Economic downturn will change shape of industry forever

Most of the gongs at the recent 2008 Media Week Awards ceremony went to communications planning and buying that stepped outside the traditional media channels.

This could be for a number of reasons: the judges may like new things or traditional routes may be better rewarded by other awards ceremonies.

Or it could be that stepping outside the traditional is the way forward, the new paradigm.

If it is, then we must all expect to give up traditional ways of working in order to gain a better return for our clients' brands.

This is all well and good in theory, but it gets trickier when you try and make it happen, because it involves people switching roles, job titles being changed or reporting lines altering or becoming a bit blurred. Some people don't have a problem with that, but some people very definitely do.

This all echoes Media Week editor Steve Barrett's leader a couple of weeks ago (Kangaroo is still a good proposition for advertisers, 18 November, page 18). When referring to the stumbling development of Kangeroo, he advised those involved that they should "shelve their short-term agendas for the greater long-term good".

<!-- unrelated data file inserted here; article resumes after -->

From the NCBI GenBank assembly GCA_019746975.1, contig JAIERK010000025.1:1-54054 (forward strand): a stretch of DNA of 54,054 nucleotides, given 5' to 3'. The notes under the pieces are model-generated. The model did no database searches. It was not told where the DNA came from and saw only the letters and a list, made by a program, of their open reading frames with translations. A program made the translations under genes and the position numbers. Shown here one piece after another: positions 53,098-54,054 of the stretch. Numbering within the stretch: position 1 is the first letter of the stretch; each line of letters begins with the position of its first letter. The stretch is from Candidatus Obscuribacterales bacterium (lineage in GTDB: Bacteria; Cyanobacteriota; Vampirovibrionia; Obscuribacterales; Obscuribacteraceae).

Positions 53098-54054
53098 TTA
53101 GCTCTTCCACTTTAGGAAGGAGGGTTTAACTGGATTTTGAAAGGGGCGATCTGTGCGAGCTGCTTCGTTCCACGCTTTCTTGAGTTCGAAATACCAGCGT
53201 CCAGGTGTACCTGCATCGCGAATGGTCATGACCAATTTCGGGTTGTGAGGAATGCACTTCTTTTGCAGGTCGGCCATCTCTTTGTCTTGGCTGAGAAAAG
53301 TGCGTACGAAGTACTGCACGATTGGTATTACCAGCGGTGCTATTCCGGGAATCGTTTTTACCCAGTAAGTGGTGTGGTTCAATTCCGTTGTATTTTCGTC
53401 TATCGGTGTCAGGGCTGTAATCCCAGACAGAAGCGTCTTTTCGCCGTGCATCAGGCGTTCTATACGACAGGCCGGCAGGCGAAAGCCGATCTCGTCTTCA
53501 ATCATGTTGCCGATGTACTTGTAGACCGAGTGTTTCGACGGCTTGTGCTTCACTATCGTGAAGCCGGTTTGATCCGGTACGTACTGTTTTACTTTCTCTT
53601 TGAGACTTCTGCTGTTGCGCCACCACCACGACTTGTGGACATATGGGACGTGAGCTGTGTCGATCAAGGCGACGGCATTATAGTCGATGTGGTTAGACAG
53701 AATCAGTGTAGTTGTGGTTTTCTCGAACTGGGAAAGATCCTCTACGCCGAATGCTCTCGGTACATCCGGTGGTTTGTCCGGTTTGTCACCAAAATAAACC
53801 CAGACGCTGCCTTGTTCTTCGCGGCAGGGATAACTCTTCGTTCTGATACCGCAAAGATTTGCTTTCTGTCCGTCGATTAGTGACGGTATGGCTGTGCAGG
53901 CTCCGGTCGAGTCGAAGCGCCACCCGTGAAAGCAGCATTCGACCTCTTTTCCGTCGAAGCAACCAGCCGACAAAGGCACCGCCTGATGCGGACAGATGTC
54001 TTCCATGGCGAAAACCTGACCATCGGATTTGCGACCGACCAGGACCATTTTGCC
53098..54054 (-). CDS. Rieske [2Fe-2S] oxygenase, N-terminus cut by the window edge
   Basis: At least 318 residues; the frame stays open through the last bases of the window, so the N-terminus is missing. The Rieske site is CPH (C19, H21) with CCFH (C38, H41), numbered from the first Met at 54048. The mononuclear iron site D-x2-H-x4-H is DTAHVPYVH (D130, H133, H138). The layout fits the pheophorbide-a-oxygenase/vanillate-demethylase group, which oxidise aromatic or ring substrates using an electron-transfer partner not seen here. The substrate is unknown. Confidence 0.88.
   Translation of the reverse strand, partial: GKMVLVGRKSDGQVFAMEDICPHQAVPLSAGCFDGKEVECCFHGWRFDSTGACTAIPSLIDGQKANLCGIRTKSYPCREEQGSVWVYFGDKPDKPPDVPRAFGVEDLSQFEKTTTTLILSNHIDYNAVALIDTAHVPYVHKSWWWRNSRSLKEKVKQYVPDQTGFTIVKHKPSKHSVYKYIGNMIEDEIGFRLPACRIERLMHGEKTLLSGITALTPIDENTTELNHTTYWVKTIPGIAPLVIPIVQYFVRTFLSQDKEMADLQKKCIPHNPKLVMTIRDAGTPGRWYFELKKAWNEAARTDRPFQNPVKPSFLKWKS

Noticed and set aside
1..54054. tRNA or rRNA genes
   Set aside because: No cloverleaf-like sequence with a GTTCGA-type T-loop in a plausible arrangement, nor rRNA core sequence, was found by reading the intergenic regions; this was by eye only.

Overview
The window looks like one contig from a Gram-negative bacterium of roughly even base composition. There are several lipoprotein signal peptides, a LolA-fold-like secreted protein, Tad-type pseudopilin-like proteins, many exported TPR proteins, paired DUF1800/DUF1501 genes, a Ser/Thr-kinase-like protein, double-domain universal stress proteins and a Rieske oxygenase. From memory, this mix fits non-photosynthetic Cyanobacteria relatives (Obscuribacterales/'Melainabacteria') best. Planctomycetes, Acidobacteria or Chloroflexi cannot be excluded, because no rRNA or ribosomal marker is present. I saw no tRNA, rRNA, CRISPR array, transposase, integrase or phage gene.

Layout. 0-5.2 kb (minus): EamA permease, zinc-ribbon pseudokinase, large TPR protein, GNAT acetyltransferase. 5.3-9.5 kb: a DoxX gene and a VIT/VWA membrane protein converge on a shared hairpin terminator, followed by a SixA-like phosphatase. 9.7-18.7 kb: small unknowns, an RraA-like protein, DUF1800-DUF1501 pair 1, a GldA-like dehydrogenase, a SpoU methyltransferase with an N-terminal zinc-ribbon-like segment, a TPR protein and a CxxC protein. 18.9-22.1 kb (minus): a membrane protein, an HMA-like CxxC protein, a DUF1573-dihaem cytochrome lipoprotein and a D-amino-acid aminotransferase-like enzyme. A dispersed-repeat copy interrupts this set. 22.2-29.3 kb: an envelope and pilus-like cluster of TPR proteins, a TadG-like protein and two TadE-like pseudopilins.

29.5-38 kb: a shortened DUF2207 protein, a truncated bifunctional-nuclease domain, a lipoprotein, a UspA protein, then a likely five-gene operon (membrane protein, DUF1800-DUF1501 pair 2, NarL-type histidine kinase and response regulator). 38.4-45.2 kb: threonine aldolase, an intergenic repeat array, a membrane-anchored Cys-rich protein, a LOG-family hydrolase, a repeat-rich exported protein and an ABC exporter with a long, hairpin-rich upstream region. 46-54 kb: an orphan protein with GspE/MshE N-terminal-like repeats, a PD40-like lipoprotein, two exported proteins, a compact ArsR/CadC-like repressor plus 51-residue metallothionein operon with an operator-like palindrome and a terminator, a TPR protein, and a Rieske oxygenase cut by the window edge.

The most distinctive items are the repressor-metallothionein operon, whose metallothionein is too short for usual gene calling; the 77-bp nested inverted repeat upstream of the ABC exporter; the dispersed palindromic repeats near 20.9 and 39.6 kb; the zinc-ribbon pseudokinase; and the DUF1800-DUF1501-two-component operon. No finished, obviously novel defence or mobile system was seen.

Even the most high-minded of us have trouble with that. Every few years, there's a huge fight at the Church of the Holy Sepulchre in Jerusalem, Jesus' burial place.

Just last month, monks from the Armenian and the Greek Orthodox churches were arrested by riot police. Punches were thrown, tapestries were knocked down and decorations were trampled. If you want to see monks brawling, cameras captured the whole thing. But why were they fighting? It was something to do with the order of the processions.

The incident stands out because of its venue. The monks were there to commemorate Jesus, who was clearly against squabbling over rank and position.

We are likely to come out of this current downturn - those of us who survive it - with an industry that is in a radically different shape to 2008.

Most of the old rules of trading and audience research are already anachronistic. The client still wants the same thing - to sell more product - and the rest of us are here to facilitate that. And that is really the only reason for us to be here.

If we forget that objective in the chaos of short-term goals, or try to hang on to the comfort of the old ways of behaving, then we forget our very purpose.

Sue Unerman is chief strategy officer at MediaCom,

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